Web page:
The author describes Diane Williams thusly; “Diane Williams – A Civil Rights Trailblazer”, notably due to Title VII being used successfully for the first time in a sexual harassment case; Williams v. Saxbe, 413 F. Supp. 654. Jordan points out in her book that the case was decided on April 20, 1976 in Williams’ favor.
Some interesting revelations came out of the Williams v. Dodaro lawsuit, namely, that Anne Wagner lied to Congress in her confirmation hearing to become Vice-Chairman of the U.S. Merit Systems Protection Board, which this writer challenged in his lawsuit against her. Wagner was specifically asked if there were any conflicts of interests in her past at the time of her confirmation hearing – Wagner omitted the fact that was she embroiled in the federal lawsuit with Diane Williams at that very time and that she was an alleged discriminating official and the one that actually proposed the firing of Diane Williams, which the court records would indicate was a very contentious and abrasive act by Wagner against Williams.
Another significant case and federal lawsuit that the author chronicles and profiles, is that of Anthony Perry v. U.S. Merit Systems Protection Board, Case No. 16-399. This pro se litigant, and C4C member, took his case all the way to the Supreme Court, and won! Mr. Perry inspired me to do the same, although I was not as successful as him. Read the attached Anthony Perry v. U.S. Merit Systems Protection Board here.
Jordan’s book is sprinkled with biblical and scriptural anecdotes, which actually gives insight into her heart and soul. Specifically, Proverbs 4:23-27. This remarkable woman states in her book 17 Steps: “The night of December 13, 2008, the pain of discrimination replayed in my mind like a scratched record on a turntable. I kept seeing the Justice Department attorney’s mocking face. Likewise, I kept seeing the puffed-up faces of the Commerce Department’s discriminating managers who had dodged discipline. As I tossed in bed, I weighed the option of accepting the government’s offer to end my decade long complaint. From my pillow, I prayerfully and tearfully asked: Lord, what am I to do? After releasing those words, an unexpected calm fell over me. I lifted up from the bed, I walked toward my computer, and, without any earlier plans to do so, I trademarked the name The Coalition For Change, Inc. (C4C).”
The author sums up this amazing book by further stating: “The next morning, Sunday, December 14, 2008, I asked myself: What have I done? As I sat befuddled, sipping coffee in the kitchen, an inner voice summoned me to reach for my Bible. When I grabbed for it, a page opened to Solomon’s Proverbs. The heading read: A Father’s Advice. As I prayed for understanding, I studied the passage Proverbs 4: 23-27. I kept highlighting the words with my yellow marker until I submitted to a mighty inner call for me to attend church. Less than two hours later, I entered Zion Church in Landover, Maryland. The choir sang in harmony – “Let justice and praise be my embrace.” Their melodious and righteous words caused my tears to fall. When the music stopped, Pastor Keith Battle of Zion Church emerged and he declared:
Some of you are taking a follower’s position when God has called you to lead. So today, I am going to share with you instructions to build your character that will determine your future success. You will need these instructions as you take on that David and Goliath fight.
Next, a large screen emerged with the words of Solomon’s Proverbs 4:23-27. The Pastor started explaining the passage the Holy Spirit had revealed to me only hours before coming to church. On Sunday, December 14, 2008, I received confirmation of my life’s purpose to lead and help others in The Coalition For Change, Inc. (C4C). I know, without a doubt, God calls me to use the C4C platform to promote equality in the Federal workplace and to improve the lives of mistreated Americans.”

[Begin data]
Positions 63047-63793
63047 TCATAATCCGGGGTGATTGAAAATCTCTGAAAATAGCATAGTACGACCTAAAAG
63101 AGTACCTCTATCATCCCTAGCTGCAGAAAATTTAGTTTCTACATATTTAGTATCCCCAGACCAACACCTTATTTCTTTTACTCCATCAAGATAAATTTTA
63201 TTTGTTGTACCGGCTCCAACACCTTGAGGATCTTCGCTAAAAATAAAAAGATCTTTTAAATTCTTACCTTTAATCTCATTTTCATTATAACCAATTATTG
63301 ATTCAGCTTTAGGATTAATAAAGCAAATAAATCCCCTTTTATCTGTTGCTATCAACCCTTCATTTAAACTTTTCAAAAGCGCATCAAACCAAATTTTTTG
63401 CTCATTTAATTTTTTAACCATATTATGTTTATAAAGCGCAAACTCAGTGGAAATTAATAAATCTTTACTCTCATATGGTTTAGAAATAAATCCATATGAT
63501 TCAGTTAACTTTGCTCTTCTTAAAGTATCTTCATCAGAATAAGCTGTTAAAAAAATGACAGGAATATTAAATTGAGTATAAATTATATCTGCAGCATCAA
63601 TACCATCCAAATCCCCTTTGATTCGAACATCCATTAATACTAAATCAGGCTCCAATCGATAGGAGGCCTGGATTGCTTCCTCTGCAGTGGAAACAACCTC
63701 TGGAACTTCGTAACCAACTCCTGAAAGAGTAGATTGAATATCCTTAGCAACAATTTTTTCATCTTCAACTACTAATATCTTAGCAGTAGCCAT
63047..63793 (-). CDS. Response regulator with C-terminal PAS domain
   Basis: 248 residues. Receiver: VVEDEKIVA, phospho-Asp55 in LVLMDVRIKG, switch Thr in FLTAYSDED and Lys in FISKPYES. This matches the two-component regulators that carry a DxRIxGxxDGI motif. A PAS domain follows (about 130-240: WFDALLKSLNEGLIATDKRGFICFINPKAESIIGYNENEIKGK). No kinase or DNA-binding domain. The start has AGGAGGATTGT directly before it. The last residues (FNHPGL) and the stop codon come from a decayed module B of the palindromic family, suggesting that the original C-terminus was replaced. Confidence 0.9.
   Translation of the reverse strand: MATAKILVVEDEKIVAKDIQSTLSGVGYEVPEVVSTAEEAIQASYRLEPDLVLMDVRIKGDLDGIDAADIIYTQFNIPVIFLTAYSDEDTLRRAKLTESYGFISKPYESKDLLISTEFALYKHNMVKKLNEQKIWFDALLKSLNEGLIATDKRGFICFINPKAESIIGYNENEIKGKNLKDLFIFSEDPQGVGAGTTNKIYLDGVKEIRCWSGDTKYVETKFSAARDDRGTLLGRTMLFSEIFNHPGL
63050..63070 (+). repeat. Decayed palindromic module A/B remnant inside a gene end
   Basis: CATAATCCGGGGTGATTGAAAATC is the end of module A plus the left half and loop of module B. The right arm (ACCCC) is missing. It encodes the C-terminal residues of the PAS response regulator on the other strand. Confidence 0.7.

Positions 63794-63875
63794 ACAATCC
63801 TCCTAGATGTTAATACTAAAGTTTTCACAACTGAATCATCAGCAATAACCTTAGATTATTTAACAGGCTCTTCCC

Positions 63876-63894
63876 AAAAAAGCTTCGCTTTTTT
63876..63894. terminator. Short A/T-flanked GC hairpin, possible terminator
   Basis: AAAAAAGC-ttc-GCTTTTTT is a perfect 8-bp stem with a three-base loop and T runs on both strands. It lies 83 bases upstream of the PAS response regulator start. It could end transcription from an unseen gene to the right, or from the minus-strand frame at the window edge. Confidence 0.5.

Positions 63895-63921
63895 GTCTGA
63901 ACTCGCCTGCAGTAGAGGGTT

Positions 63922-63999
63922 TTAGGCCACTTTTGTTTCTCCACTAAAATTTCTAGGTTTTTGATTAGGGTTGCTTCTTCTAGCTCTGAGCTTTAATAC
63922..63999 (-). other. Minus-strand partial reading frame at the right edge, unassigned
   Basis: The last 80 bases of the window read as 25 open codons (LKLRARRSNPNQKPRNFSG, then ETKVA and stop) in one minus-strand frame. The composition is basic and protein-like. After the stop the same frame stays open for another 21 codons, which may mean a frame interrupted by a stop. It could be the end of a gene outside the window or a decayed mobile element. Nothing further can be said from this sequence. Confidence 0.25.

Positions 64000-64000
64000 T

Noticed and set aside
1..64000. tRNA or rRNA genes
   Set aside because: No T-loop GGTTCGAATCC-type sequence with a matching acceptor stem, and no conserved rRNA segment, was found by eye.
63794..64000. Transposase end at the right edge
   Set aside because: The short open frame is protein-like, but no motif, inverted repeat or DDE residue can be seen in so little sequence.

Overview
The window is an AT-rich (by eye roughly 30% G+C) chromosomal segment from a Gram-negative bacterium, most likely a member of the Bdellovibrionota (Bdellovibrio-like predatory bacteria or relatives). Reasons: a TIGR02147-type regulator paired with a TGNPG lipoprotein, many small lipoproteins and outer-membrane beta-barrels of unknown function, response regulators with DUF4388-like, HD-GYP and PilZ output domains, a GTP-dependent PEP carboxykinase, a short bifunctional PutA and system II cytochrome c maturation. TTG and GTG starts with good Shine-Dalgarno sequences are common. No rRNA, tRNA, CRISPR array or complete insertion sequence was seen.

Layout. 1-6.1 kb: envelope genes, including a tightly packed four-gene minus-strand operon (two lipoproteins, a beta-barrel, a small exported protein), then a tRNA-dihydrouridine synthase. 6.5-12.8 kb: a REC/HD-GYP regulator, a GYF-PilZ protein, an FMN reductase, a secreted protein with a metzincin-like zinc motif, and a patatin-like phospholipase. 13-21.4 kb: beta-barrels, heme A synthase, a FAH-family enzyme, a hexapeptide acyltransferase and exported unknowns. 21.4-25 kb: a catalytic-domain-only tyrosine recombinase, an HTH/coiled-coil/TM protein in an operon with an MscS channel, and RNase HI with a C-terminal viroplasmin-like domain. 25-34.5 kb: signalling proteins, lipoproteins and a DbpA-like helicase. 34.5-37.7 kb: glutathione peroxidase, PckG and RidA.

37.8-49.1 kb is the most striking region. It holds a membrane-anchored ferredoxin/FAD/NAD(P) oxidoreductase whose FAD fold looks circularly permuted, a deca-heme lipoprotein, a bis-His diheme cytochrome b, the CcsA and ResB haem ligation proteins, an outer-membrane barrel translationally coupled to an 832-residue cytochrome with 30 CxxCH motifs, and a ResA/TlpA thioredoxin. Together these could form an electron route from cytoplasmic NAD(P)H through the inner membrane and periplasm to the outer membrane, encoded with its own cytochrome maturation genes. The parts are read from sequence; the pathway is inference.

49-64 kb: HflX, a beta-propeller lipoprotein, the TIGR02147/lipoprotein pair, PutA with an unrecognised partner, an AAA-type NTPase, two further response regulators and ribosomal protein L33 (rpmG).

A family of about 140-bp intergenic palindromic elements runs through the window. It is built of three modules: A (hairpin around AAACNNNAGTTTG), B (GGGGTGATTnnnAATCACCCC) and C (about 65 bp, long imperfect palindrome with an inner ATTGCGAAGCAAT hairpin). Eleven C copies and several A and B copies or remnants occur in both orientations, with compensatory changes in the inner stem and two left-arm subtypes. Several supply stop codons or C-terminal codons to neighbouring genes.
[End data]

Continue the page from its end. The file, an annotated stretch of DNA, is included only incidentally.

To follow Jordan’s biblical and scriptural anecdote, there is another passage in the Bible that is appropriate for what she has written. It is at Proverbs 27-2, which states: “Let another man praise thee, and not thine own mouth; a stranger, and not thine own lips.” I choose to praise the author for what she has written in 17 Steps: A Federal Employee’s Guide For Tackling Workplace Discrimination, for I feel it will guide and assist many other similarly situated current and former federal employees.
There are many other women throughout history that have championed the cause of the maligned and disenfranchised, such as Harriet Tubman, Rosa Parks, Sojourner Truth and Fannie Lou Hamer, but after reading this book and the numerous phone conversations and email communications that I have had with the author over the years, she certainly deserves to be included in that group. As a matter of fact, in 2014, Jordan received the Fannie Lou Hamer Civil Rights Activist of the Year recognition from the African American Voice Newspaper, which reminds me of Hamer’s time-honored phrase: “I am sick and tired of being sick and tired!”
Once she learned the joy and benefit of advocating for others, Jordan reached out to elected officials, like Representative Elijah Cummings. She shared with the Congressman some ideas she had to promote a healthier workplace within the federal government. On July 11, 2017, Congressman Cummings recognized her contributions in support of federal EEO program reforms. Her input for federal reforms were reflected in a bill, known as the Federal Employee Anti-discrimination Act of 2017, which addresses discrimination in the federal workplace.
This is a book that everyone should have in their possession, especially current and former federal employees needing guidance on tackling workplace discrimination.
Dennis Moore has been the Associate Editor of the East County Magazine in San Diego and he is the book review editor for SDWriteway, an online newsletter for writers in San Diego that has partnered with the East County Magazine, as well as a freelance contributor to EURweb based out of Los Angeles. Mr. Moore can be contacted at firstname.lastname@example.org or you can follow him on Twitter at: @DennisMoore8.